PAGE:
USS Casimir Pulaski (SSBN-633)

The Story Of A Cold War Warrior

A Warrior Is Born

It was a cold winter's February day when the Postmaster General's wife, Mrs. John Grounouski, broke a bottle of champagne on the nose of the five hundred and fifteenth submarine to be built for the US Navy.  On February 1st, 1964, the twenty sixth nuclear powered ballistic missile submarine was christened the USS Casimir Pulaski and slid down the ways of the General Dynamics Electric Boat shipyard in New London (Groton), Connecticut.  

Laid down almost a year earlier on January 12th, 1963, USS Casimir Pulaski would be the 12th Lafayette Class submarine, the third class of boats that would make up the "41 For Freedom" nuclear ballistic missile submarines.  She would be the eleventh nuclear missile submarine built and launched by Electric Boat.  After the Pulaski, an additional six boomers would be built by the Groton shipbuilder, including the last of the "Freedom" boats, the USS Will Rogers.  Electric Boat's reputation for quality would not go un-noticed: all of the follow-on Ohio Class boomers would come to life in her shipyard.  This shot of her keel laying was taken at General Dynamics and shows the basic, almost non-descript form that all ships take as they are born.

The new boomer crews were selected from the brightest, finest men in the U.S. Navy's Submarine Force.  The men who would man the Casimir Pulaski were no exception.  The new vessels were the most powerful naval weapons conceived by man and the navy's leadership wanted to ensure that only the best crews were gathered to man them.  These proud men would become the USS Casimir Pulaski's "Plank Owners."  The navy's tradition of "Plank Owner's" goes back a long ways.  Here's what the navy's official literature has to say (photo courtesy of Don Ward):

While Casimir Pulaski's building continued, the crew trained.  Here is a photo of just some of the nuclear trained personnel who would be responsible for the maintenance of Casimir Pulaski's nuclear reactor.  I have a larger version of this photo if anyone needs one (photo courtesy of Chuck Jensen).

Her crew selected, the building continued at Electric Boat's facility.  After a normal pace, the ship was finally completed and awaited her launching and subsequent commissioning.  Weighing 8,251 tons and with a length of approximately 425 feet, she was an impressive vessel.  Her motto said it all; "Peace Through Seapower."  Here she sits patiently while dignitaries, workers and other onlookers tell of her great deeds to come.  The Cold War was the longest conflict in history and consumed the lives of millions.  The US Navy's boomer fleet would be instrumental in maintaining a balance of peace throughout this conflict.  While there would be wars and conflicts throughout the span of the Cold War, the steady patrol cycle of the American and British SSBN's provided a measure of protection to keep any hot spot from escalating into another global war.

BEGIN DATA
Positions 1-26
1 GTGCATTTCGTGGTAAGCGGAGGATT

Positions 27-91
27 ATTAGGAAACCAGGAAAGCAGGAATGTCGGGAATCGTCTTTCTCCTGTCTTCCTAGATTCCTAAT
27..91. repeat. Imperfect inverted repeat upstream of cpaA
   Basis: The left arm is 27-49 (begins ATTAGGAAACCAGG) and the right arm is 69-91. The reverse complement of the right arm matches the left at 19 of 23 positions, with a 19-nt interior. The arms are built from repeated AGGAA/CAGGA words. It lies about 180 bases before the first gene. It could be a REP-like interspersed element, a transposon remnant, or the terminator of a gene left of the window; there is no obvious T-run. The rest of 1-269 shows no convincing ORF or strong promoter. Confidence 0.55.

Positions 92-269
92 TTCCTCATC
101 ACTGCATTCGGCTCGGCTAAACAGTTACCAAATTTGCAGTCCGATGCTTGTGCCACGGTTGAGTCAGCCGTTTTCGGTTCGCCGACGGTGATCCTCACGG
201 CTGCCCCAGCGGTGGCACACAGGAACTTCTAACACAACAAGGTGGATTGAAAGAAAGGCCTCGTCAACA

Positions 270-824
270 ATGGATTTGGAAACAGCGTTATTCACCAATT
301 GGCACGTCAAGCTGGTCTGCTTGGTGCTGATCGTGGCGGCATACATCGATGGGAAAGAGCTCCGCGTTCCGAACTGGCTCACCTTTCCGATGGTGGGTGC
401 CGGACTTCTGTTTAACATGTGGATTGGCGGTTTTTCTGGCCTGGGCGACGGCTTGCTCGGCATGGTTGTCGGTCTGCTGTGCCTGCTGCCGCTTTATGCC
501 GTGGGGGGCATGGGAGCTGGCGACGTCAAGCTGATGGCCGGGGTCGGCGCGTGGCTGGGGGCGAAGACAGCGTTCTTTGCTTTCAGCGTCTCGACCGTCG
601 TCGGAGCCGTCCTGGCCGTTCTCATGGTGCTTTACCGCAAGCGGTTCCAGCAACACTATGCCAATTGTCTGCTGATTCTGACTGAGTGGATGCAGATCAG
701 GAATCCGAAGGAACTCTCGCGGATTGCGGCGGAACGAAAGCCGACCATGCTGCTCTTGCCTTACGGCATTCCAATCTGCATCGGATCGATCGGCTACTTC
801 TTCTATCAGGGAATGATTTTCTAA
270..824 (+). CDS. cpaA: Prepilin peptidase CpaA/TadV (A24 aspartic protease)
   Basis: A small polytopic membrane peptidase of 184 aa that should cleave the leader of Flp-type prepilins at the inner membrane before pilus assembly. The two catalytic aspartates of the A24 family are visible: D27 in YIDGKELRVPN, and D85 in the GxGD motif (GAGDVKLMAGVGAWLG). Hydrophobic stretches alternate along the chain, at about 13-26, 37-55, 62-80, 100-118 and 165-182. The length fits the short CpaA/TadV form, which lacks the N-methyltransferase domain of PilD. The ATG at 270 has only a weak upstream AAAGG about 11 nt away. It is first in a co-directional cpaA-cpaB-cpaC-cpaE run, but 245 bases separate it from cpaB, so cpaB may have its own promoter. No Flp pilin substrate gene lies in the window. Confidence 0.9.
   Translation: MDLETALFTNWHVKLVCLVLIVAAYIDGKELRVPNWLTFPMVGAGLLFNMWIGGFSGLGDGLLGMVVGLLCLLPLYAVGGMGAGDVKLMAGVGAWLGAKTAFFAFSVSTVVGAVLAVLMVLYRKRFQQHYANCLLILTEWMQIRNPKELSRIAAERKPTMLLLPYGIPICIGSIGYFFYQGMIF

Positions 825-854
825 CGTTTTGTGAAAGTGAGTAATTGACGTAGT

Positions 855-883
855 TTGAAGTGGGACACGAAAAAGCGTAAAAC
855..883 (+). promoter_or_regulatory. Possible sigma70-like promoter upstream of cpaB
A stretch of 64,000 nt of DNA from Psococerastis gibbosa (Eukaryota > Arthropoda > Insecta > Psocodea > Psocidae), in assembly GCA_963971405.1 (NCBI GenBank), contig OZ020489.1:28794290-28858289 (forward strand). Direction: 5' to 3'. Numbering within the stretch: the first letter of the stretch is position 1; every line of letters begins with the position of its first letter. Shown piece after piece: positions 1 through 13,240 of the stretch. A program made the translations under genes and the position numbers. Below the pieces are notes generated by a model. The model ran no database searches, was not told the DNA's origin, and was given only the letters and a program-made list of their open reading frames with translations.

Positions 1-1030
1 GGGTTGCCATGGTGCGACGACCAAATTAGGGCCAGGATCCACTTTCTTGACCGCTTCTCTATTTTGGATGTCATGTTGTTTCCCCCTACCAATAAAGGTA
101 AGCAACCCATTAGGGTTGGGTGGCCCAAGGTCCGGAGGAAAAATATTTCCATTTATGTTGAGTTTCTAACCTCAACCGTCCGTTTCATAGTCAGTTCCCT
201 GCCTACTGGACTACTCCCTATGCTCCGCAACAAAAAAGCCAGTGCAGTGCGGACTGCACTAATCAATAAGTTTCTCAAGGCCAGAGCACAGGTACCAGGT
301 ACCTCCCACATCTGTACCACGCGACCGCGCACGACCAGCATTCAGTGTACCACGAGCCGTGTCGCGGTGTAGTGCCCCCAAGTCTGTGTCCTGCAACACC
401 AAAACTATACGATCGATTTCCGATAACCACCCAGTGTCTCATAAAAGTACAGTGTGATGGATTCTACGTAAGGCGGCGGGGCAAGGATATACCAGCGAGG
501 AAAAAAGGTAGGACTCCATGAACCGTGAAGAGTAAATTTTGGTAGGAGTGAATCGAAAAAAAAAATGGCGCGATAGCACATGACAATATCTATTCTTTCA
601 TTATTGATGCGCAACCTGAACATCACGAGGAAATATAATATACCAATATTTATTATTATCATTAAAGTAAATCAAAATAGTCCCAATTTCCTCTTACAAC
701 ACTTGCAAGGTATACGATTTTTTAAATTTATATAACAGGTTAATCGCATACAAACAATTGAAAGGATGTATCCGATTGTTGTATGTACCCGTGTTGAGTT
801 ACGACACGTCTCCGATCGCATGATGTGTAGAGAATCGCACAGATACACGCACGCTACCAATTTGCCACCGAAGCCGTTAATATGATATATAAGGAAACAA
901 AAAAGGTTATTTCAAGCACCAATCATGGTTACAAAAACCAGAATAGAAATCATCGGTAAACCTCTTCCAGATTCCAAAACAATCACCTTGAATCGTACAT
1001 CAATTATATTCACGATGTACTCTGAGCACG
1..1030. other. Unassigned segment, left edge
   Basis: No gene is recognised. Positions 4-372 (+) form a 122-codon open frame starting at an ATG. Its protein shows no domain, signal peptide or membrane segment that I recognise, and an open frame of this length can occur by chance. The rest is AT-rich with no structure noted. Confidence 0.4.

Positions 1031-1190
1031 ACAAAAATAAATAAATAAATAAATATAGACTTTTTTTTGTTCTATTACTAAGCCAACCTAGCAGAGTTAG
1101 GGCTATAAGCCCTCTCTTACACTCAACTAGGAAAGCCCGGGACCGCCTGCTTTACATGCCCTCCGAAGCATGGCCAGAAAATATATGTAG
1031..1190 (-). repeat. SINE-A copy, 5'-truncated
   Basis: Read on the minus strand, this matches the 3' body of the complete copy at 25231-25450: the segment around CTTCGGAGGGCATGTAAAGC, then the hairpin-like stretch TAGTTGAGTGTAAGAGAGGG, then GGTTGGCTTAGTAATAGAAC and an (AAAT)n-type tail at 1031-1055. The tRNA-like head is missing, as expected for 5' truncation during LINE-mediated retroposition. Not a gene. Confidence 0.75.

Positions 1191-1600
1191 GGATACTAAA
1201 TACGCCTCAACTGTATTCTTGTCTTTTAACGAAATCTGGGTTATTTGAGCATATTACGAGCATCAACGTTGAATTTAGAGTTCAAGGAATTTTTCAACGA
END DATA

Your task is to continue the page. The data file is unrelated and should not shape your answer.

Speeches over and done with and her nose wet from champaign, the proud vessel starts her first steps which will wet her hull for the first time.  Onboard are pre-commissioning - or "Plank Owner" - crewmembers and other US Navy dignitaries as well as crew family members and others. 

Here she prepares for her big splash as she heads down the heavily greased slip.

Finally free of the slip, the greased hull makes a dramatic splash that signifies her transformation from shipyard creation to actual ship.  For the old hands and salty veteran submariners on board, this event was probably a little anti-climatic.  For those having never experienced the launching of a vessel, this moment probably equaled a trip on the best roller coaster of the day.

A Starboard side view of the launching.  The ship's journey has only just begun.  The Plank Owner crew has been showing up for work each morning at an office or at the ship yard.  The framework of steel and machinery has taken shape before their eyes and they are now able to appreciate her graceful lines and marvel at her size.  She is one of the largest submarines to be built at that time (photo courtesy of Allen Brown).  Fitters and shipbuilders of Polish-American heritage will descend upon New London to work on the Pulaski and in addition to ensuring that she is constructed to the most exacting standards, she will become the warship built to the fastest timetable in U.S. Navy history.  From conception to launch, she took eighteen months to build, which is a record for a warship, let alone a complex nuclear powered submarine.